In subsurface sampling, the sampling device is moved via the wellhead down to sampling point. The well fluid is collected in sampling device as a result of the high pressure gradient, and moved up by pulling the device out of the well. The collected sample is then pressurized to become single phase and transferred to laboratory in special vessels. The subsurface sampling can be performed right after drilling and well preparation. It is worth noting that the fluid should be at single phase in this technique to make sure that all components have been collected properly [18]. In this technique, the separator and measuring devices for fluid flow are not required. Also, human errors associated with the recombination are eliminated, as there is no need to recombine the collected fluids. In addition, collected samples have less volume compared to surface sampling; consequently, fluid handling to laboratory is easier. The wellhead sampling is not as common as the surface and sub-surface sampling. However, it has valuable potentials to replace the other techniques. If the well fluid is single phase at wellhead temperature and pressure, wellhead sampling can be conducted as a reliable technique with more simplicity. This technique can be applied to undersaturated oil and dry gas samples [19].


4. Challenges of fluid sampling and recombination

The main objective of fluid recombination is to obtain original composition of reservoir fluid. In this operation, the separator gas and liquid effluents are mixed with reservoir gas oil ratio (GOR) proportion. It is crucial that the recombined streams must be at equilibrium during the sampling [13]. Thermodynamic equilibrium is a key factor for a successful sampling. Figure 3 shows phase diagram for separator gas (a), separator oil (b) and recombined fluid (c) [20]. According to this figure, the separator gas and liquid should be collected at saturation conditions, i.e. their dew and bubble pressures. In addition, they should be single phase during transfer into the sampling vessles. For separator gas, this means that the sample temperature should not be lower than the separator temperature (line 1 on figure 3-a) or throttled before entering the sampling vessel, as simultaneous pressure and temperature drop changes the fluid conditions in the two-phase region (line 2 on Figure 3-a). Similarly, the separator liquid should be collected at equlibrium conditions with neither a drop in pressure (line 2 on figure 3-b) nor an increase in temperature (line 1 on Figure 3-b).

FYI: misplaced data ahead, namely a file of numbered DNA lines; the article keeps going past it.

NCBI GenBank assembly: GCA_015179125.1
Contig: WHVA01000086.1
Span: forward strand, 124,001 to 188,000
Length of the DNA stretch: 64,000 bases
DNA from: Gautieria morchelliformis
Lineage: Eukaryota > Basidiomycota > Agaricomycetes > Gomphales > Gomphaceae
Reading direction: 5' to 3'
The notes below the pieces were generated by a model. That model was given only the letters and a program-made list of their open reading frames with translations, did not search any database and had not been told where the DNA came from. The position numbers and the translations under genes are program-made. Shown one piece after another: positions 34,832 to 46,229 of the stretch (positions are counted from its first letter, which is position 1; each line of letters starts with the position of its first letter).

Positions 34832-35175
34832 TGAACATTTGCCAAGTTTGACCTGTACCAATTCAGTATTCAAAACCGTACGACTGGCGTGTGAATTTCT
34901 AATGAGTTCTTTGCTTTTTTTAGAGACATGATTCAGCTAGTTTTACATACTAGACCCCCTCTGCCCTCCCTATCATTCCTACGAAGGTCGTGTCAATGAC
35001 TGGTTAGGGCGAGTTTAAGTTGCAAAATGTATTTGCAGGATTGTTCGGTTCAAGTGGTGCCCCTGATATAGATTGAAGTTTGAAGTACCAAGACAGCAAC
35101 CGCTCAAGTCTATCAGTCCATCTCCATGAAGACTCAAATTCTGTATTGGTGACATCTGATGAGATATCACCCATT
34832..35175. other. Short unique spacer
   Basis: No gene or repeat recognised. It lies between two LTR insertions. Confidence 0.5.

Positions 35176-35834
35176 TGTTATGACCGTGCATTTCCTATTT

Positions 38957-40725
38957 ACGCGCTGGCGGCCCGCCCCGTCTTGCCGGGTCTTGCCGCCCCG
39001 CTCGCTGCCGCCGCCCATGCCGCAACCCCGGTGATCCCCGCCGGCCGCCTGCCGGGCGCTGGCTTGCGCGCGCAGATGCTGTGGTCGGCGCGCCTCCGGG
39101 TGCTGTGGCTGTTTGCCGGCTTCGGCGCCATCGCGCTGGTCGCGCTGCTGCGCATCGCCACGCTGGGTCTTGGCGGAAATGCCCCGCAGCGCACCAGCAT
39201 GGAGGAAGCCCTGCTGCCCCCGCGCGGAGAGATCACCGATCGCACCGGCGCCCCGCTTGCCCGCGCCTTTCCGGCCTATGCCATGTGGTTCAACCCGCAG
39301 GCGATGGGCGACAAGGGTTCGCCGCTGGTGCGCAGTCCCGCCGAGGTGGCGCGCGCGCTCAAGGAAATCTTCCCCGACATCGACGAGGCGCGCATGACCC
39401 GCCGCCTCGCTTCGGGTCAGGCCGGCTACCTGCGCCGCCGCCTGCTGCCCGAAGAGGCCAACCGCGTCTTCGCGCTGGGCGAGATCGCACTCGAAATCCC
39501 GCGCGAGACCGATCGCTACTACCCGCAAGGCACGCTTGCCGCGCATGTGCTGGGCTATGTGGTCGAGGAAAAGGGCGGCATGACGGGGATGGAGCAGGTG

Figure 4 compares the separator conditions, sample number: W-4, with ideal thermodynamic conditions that occur at the intersection between the two curves. The mismatch between the two points indicates deviation from the equilibrium conditions, which is about 120 (psia) for this case.







Figure 3. Phase diagram of gas (a), oil (b) and representative reservoir fluid (c) [20]



Figure 4: Phase diagram of separator gas and oil (saple number: W-4) in non-equilibrium condition


The original composition of reservoir fluid is readily determined in dry and wet gas reservoirs through recombination. For gas condensate reservoirs, this technique is applicable only when the reservoir pressure is above the original dew point pressure. When the reservoir pressure falls below the dew point during the production, recombining separator streams does not result in original reservoir fluid and produces large errors when conducted at these pressures. In 1994, two techniques were proposed by Reffstrup and Olsen [21] and Fevang et al. [18] to determine the original fluid composition for a depleted reservoir. Reffstrup and Olsen [21] described the producing fluid by using an equation of state and added incremental volumes of produced condensate to enrich the gas stream until the original dew point pressure was reached. The second technique proposed by Fevang et al. [18] applies to gas condensate reservoirs with initial oil rim when both oil and gas zones are produced simultaneously. This technique involves the following steps:

•          Recombining producing gas and condensate to reach well head producing composition;

•          Converting the recombined fluid to prevailing reservoir temperature and pressure;

•           Producing all liquid condensate that is formed in this process;

•           Producing part of the equilibrium gas;

•          Gradual injecting equilibrium condensate into equilibrium gas until dew point pressure of recombined fluid approaches that of the original fluid.

This technique is an experimental procedure and has no theoretical background. Moreover, this technique has not been tested in field conditions.